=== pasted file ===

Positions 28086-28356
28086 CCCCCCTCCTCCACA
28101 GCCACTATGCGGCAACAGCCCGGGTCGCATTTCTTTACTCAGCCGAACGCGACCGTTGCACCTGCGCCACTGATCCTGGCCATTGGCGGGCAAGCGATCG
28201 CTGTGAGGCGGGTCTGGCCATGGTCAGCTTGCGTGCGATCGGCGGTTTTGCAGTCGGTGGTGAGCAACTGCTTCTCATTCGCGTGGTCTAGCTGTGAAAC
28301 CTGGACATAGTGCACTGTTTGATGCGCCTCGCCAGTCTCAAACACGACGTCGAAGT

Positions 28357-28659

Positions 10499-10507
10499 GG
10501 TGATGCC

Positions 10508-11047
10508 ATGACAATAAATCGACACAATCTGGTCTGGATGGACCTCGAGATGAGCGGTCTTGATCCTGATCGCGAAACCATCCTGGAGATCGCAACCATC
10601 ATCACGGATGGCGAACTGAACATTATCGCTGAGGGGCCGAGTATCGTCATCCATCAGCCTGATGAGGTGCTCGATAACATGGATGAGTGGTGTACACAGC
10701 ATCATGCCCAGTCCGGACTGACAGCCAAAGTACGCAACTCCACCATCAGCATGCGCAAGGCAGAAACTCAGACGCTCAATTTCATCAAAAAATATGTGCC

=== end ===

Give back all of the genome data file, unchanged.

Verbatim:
Positions 28086-28356
28086 CCCCCCTCCTCCACA
28101 GCCACTATGCGGCAACAGCCCGGGTCGCATTTCTTTACTCAGCCGAACGCGACCGTTGCACCTGCGCCACTGATCCTGGCCATTGGCGGGCAAGCGATCG
28201 CTGTGAGGCGGGTCTGGCCATGGTCAGCTTGCGTGCGATCGGCGGTTTTGCAGTCGGTGGTGAGCAACTGCTTCTCATTCGCGTGGTCTAGCTGTGAAAC
28301 CTGGACATAGTGCACTGTTTGATGCGCCTCGCCAGTCTCAAACACGACGTCGAAGT

Positions 28357-28659

Positions 10499-10507
10499 GG
10501 TGATGCC

Positions 10508-11047
10508 ATGACAATAAATCGACACAATCTGGTCTGGATGGACCTCGAGATGAGCGGTCTTGATCCTGATCGCGAAACCATCCTGGAGATCGCAACCATC
10601 ATCACGGATGGCGAACTGAACATTATCGCTGAGGGGCCGAGTATCGTCATCCATCAGCCTGATGAGGTGCTCGATAACATGGATGAGTGGTGTACACAGC
10701 ATCATGCCCAGTCCGGACTGACAGCCAAAGTACGCAACTCCACCATCAGCATGCGCAAGGCAGAAACTCAGACGCTCAATTTCATCAAAAAATATGTGCC